They also had to prove they had competence in fire safety, conflict resolution, human rights and data security. They branded the system ‘ridiculous’ and ‘impossible’, while doctors’ leaders demanded a re-think.
But the NHS insisted safety had to come first. In response to the outcry, a Government source last night said ministers were planning to simplify the process of becoming a volunteer.
Health chiefs are recruiting an army of helpers to ramp up vaccination levels.
‘ They have called for volunteers to ‘join the NHS Covid-19 vaccine team’, trumpeting: ‘Your NHS needs you’.
But retired doctors who volunteered to return to work have said they are being ignored by the NHS or tied up in bureaucracy.
Dozens of pensioners were left shivering outside a Covid-19 vaccination centre in Harlow, Essex, yesterday after turning up for their allocated appointment only to find a large queue outside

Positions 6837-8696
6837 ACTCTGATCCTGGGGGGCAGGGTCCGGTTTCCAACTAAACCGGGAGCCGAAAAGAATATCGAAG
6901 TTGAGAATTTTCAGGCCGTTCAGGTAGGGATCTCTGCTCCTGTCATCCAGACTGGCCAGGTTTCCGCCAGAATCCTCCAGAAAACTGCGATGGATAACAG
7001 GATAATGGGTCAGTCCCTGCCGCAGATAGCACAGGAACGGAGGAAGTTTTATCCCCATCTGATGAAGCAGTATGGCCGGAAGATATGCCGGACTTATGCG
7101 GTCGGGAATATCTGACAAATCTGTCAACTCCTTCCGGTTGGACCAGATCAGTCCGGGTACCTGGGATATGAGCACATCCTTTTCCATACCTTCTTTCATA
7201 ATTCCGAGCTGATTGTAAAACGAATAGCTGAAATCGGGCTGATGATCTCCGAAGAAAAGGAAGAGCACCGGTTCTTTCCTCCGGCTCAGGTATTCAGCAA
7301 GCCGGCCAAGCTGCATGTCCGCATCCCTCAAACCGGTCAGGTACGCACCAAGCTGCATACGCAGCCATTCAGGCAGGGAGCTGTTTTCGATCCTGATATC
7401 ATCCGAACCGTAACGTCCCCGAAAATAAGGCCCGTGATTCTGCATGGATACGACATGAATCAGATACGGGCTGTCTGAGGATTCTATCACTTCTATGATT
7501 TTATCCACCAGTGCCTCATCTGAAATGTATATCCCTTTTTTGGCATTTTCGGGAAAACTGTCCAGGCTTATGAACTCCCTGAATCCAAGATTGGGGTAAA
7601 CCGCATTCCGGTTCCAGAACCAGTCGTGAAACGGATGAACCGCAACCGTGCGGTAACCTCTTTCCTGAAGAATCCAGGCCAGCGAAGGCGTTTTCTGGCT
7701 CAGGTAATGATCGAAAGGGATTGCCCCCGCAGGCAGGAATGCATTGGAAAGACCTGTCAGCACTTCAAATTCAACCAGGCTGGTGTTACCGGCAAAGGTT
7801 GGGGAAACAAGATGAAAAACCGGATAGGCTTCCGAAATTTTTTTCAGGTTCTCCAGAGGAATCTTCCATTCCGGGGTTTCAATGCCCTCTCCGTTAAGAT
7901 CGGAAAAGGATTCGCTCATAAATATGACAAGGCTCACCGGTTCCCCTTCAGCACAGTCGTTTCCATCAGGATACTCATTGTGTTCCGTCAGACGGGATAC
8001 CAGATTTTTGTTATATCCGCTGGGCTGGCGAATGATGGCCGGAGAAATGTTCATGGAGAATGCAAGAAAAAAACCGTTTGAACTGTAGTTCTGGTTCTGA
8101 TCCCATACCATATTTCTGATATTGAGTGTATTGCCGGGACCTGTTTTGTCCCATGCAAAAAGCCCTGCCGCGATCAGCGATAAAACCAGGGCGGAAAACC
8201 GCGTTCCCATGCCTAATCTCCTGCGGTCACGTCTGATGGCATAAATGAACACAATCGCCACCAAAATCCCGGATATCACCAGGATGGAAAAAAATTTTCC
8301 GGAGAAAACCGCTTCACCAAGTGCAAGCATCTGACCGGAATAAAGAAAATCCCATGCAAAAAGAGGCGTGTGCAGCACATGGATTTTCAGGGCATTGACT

Ex-medics wanting to be deployed straight onto the frontlines to dish out the jabs have complained of the bizarre requirement to submit up to 21 documents in their application, including evidence that they have had any Prevent Radicalisation training
They are being asked to fill out several pages of forms online, before finally being told to upload 21 documents.
Retired doctors beg NHS to use 40,000-strong ‘Dad’s Army’ to dish out 2m jabs a week
Retired doctors desperate to roll their sleeves up and help Britain administer 2million Covid vaccines each week to end the continuous cycle of lockdowns by the spring have today hit out at the NHS ‘red tape’ that requires them to prove they aren’t terrorists before they’re allowed to chip in.